Abstract 16956: Pre-hospital Assessment of Acute Stroke Using Cellular Video-Phone
Introduction: Permanent neurologic deficit is the main cause of growing disability and health care expenditure in the US. Eligibility for timely reperfusion therapy in acute stroke is limited by early recognition, time to complete the assessment, and availability of qualified personnel.
Hypothesis: We tested the hypothesis that early pre-hospital evaluation of acute stroke patients using cellular video-phone (VP) telemedicine consultation between paramedics and physicians is accurate and can improve the time to reperfusion.
Methods: We conducted a pilot study where physicians performed in real time a remote simplified NIH stroke scale (sNIHSS) on a standardized patient using VP telemedicine with the assistance of paramedic at bedside. Later the physician performed the sNIHSS at bedside and the inter-rater agreement was assessed with kappa statistic. We removed the visual field, sensory, and extinction/neglect subscales form the original 15 NIH stroke subscales with the goal of shortening the time needed for completion, while maintaining good test performance as demonstrated by others.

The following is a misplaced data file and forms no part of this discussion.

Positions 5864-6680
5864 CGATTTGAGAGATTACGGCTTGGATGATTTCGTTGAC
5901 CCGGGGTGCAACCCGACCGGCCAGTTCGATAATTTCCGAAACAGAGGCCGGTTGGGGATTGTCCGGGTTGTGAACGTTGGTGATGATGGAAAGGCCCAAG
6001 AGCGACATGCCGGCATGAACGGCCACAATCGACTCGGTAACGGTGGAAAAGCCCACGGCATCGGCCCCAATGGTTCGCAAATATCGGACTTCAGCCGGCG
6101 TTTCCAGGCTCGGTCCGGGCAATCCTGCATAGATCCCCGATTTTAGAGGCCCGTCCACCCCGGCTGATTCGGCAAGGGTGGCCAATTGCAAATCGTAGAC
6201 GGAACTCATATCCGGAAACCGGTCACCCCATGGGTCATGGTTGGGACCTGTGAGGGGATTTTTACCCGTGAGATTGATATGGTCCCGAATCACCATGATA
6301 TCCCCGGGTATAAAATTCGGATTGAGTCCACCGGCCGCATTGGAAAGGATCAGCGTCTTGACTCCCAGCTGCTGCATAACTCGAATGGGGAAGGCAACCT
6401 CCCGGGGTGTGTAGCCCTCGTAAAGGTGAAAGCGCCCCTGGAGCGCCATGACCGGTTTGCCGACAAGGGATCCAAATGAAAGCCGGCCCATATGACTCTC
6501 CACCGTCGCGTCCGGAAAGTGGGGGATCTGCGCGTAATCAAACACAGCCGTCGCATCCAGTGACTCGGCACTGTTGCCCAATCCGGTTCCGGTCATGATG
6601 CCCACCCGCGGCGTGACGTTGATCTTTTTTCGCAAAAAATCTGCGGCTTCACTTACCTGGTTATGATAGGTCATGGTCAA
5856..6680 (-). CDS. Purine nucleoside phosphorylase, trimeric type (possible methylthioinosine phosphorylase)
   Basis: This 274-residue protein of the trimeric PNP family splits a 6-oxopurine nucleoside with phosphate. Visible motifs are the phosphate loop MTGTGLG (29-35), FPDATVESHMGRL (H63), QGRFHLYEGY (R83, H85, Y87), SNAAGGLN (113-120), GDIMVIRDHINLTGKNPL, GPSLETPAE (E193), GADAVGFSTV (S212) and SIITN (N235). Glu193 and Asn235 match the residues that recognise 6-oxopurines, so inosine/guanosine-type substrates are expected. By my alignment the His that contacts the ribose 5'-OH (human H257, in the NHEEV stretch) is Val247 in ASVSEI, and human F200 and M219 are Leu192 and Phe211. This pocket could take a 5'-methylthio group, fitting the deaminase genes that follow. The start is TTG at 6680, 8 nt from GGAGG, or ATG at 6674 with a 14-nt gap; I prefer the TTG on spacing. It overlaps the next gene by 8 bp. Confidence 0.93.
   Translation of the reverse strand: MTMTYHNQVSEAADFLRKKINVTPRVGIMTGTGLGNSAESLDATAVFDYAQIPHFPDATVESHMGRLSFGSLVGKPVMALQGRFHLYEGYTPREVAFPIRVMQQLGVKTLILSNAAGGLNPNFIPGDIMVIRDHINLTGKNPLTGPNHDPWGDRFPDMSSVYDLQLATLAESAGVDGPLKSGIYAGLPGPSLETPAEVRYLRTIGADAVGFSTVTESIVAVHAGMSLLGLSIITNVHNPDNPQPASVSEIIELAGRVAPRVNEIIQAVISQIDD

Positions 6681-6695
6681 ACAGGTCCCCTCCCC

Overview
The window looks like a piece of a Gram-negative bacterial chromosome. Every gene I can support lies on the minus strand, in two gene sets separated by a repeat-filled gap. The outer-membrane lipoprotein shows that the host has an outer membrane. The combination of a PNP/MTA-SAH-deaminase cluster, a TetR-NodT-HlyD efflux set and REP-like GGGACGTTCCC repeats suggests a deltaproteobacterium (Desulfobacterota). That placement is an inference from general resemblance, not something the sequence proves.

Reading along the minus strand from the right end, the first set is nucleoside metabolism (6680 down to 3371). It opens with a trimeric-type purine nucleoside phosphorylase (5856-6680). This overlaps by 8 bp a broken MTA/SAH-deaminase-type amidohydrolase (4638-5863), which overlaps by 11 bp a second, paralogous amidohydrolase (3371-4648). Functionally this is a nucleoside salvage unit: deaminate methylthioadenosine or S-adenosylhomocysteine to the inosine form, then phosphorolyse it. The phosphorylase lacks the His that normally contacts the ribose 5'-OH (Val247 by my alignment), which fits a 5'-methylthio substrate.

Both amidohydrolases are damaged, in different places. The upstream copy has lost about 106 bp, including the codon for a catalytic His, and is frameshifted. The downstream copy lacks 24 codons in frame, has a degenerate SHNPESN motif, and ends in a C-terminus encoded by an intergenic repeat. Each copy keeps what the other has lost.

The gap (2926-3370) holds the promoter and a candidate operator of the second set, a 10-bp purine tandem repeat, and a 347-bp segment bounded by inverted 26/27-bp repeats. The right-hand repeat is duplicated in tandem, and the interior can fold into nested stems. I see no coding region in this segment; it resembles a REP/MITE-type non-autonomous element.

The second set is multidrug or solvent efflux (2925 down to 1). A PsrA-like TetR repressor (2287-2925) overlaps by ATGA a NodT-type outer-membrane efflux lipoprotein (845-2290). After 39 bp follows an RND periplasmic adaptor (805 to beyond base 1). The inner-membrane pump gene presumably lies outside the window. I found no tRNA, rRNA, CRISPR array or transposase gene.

Results: The study population consisted of 40 physicians. The mean sNIHSS scores using VP and bedside exam were similar (6.82 ± 1.06 vs. 6.63 ± 0.98, p=0.08). There was high inter-physician agreement (0.99, 95% CI 0.992 - 0.995). The mean time to perform the sNIHSS using VP was approximately 38 seconds longer than in the bedside examination (3.38 ± 0.8 vs. 2.93 ± 0.8 minutes, p=0.006).
Conclusions: In conclusion, the VP is a feasible, reliable, and timely tool for remotely performing the sNIHSS in patients with acute stroke. This technology promises to increase access to qualified personnel, may improve outcomes by decreasing the time to reperfusion, and may decrease costs by preventing false activation of stroke team and better resource utilization.
- © 2010 by American Heart Association, Inc.